Colorectal cancer (CRC) is one of the leading causes of cancer-related deaths in the Veterans armed forces personnel and each year Veterans affairs manages and treats ~175,000 colorectal cancer patients [1]. Although, significant advances are made in the screening/diagnosis of the disease, treatment options remain only moderately successful and primarily include surgical resection and chemotherapy. Importantly, disease progression and metastasis remain the prime cause of the morbidity and mortality among VA-CRC patients. Thus, new therapies with the promise to inhibit CRC progression are urgently needed. Our studies are an important step in that direction. Notably, extensive work from our and other laboratories has confirmed that expression of claudin-1 is highly upregulated in CRC in a stage-specific manner, and is causally associated with CRC growth and progression. Now, using a novel mouse model of intestine-specific claudin-1 overexpression, we show novel role of claudin-1 in the regulation of Notch-signaling and colonocyte maturation/goblet cell differentiation/Muc-2 expression. We further demonstrate multi-fold increase in colonic tumor burden (tumor incidence and growth) and aggressiveness in the offspring generated through the cross between APCmin and claudin-1 transgenic mice. In our continued study, we have now generated evidence that Notch- and Wnt-signaling synergize in claudin-1-dependent manner to augment CRC in APCmin/Cl-1 mice, possibly through the regulation of cancer stem cells. Taken together, our hypothesis is that increased claudin-1 expression induces Notch-hyper activation to dysregulate normal colonic differentiation and homeostasis, and thus induces susceptibility to CRC growth &progression through the synergy between Notch and Wnt- signaling. To test our hypothesis, we propose following specific aims:
Specific Aim 1. Determine that claudin-1 expression modulates Notch-signaling to regulate colon tumorigenesis. Here we will: a) determine that Notch-signaling regulates increased tumorigenesis in APCmin/Cl-1 mice;b) determine whether mucosal inflammation contributes to Claudin-1-dependent increase in colon tumorigenesis and/or aggressiveness;c) determine the mechanism/s underlying Claudin-1-dependent regulation of Notch-activation.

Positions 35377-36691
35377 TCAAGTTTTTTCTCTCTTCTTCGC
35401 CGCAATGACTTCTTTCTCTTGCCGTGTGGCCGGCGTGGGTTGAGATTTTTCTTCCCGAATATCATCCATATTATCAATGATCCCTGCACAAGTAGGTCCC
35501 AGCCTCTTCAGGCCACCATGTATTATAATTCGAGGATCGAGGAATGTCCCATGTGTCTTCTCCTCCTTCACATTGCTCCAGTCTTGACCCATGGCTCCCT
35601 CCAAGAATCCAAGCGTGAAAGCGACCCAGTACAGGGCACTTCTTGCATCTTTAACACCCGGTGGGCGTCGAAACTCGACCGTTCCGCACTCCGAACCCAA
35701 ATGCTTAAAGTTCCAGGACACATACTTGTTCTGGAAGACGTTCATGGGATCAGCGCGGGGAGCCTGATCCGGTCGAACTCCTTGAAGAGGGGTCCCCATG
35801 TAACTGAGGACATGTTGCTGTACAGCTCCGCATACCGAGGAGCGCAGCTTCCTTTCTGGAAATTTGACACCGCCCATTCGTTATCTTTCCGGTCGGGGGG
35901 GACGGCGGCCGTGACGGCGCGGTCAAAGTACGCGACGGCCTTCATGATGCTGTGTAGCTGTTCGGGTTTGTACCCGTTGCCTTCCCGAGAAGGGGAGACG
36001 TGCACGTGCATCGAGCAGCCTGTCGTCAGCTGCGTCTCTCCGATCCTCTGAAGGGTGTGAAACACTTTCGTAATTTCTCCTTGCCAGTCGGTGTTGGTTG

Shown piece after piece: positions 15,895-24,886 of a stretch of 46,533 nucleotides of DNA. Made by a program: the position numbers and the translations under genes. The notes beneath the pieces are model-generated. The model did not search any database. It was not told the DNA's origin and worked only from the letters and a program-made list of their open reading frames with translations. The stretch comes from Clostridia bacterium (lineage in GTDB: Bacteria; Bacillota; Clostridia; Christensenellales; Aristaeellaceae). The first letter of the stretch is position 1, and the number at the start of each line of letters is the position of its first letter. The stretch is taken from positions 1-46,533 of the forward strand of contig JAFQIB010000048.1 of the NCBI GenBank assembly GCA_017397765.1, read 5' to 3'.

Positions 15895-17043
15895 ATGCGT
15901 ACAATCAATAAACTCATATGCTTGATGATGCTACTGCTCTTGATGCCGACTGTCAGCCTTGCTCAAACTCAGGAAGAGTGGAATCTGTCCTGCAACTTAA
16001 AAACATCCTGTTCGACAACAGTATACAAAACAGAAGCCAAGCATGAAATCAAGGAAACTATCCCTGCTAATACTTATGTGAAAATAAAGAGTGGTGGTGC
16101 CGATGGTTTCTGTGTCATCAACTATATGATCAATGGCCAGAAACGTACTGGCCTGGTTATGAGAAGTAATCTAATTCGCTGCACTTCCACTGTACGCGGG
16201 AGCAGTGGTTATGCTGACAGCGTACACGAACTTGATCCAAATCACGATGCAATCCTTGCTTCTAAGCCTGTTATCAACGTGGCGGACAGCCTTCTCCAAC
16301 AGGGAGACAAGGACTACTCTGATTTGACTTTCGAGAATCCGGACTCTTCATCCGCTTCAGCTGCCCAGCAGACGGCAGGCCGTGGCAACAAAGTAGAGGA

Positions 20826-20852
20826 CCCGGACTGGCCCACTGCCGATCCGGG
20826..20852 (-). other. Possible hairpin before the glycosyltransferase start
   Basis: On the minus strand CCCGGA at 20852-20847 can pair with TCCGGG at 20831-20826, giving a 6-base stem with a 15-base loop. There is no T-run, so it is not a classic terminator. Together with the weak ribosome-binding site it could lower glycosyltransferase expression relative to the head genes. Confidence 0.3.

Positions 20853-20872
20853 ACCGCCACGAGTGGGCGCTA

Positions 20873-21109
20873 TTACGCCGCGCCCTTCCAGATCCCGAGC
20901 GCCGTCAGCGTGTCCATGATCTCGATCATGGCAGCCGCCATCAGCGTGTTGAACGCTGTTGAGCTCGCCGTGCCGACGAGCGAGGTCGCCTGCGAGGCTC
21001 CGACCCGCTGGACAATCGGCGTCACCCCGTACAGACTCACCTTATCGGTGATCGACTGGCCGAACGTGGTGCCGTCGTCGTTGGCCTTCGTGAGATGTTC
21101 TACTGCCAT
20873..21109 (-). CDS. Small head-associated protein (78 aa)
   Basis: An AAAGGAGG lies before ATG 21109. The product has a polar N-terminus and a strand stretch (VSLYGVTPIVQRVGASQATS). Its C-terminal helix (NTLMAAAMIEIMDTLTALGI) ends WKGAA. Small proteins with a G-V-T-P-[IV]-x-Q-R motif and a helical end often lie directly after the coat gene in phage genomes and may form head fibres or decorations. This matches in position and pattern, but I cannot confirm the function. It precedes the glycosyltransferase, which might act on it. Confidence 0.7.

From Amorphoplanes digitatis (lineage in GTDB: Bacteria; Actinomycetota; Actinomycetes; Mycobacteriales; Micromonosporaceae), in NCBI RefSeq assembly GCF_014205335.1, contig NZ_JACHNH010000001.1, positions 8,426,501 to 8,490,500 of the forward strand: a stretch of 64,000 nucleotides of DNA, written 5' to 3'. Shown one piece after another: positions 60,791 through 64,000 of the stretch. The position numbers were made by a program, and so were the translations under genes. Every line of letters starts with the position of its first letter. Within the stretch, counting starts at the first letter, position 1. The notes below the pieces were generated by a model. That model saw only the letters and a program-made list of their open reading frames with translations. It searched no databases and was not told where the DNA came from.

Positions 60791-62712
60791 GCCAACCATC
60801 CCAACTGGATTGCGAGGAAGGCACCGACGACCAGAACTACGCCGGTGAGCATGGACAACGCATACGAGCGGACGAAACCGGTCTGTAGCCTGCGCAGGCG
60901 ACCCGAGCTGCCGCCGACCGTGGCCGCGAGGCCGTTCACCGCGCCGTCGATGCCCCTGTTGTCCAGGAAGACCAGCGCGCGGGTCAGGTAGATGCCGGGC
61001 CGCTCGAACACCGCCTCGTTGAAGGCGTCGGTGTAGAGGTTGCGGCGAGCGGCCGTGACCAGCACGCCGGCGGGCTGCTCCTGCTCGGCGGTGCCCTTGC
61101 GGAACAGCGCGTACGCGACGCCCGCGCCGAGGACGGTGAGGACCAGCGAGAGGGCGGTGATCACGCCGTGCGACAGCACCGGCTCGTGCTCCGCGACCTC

Specific Aim 2. To determine that Notch synergizes with Wnt/b-catenin signaling to regulate claudin-1- dependent increase in colon tumorigenesis. Here, we will determine: a) the impact of inhibition of Wnt/b- catenin-signaling on colon tumorigenesis in APCmin/Cl-1 mice.;b) that claudin-1-dependent increase in Wnt/b- catenin signaling depends upon Notch-activation and to examine the underlying mechanism/s;c) whether claudin-1 expression correlates with Notch and b-catenin/Wnt-activation in colon cancer patients and its potential association with the aggressiveness of cancer.
Specific Aim 3. To investigate the role of APC/ Wnt-signaling in the regulation of colonic Claudin-1 expression. Here, we will: a) examine the role of APC (WT)-Smad4 axis in the regulation of Claudin-1 expression;b) determine the details of the cross-talk between APC and Smad4 in transcriptional regulation of Claudin-1. Our short term goal is to better understand how dysregulation of claudin-1 expression modulates the ability of colon cancer cells to form tumor and further progression. Our long term goal is to develop claudin-1-specific inhibitors that can be delivered specifically to the colon cancer cells and thus to create an anti-CRC drug that is not toxic and inhibits disease progression. We believe such therapeutic interventions can significantly increase survival and quality of life US Veterans who are suffering from colorectal cancer.

Public Health Relevance

Colorectal cancer (CRC) is one of the leading causes of cancer-related morbidity and mortality in the Veterans population. Majority of these patients die due to the disease progression and metastasis. Therefore, therapies that can help prevent disease progression are urgently needed. Claudin-1, a tight junction protein expression is highly upregulated in CRC in a stage- specific manner. Also, mice with colonic Claudin-1overexpression develop more and malignant tumors in the presence of APC mutation. Our aim is to understand how Claudin-1 affects the tumorigenic ability of CRC cells, in order to define the best possible way to harness its use as a target molecule to inhibit CRC-progression. We predict our studies will help unravel novel role of claudin-1 in the regulation of Notch- and Wnt-signaling to regulate CRC-growth &progression through potential regulation of cancer stem cells and will open new therapeutic opportunities.

National Institute of Health (NIH)
Non-HHS Research Projects (I01)
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Oncology A (ONCA)
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Veterans Health Administration
United States
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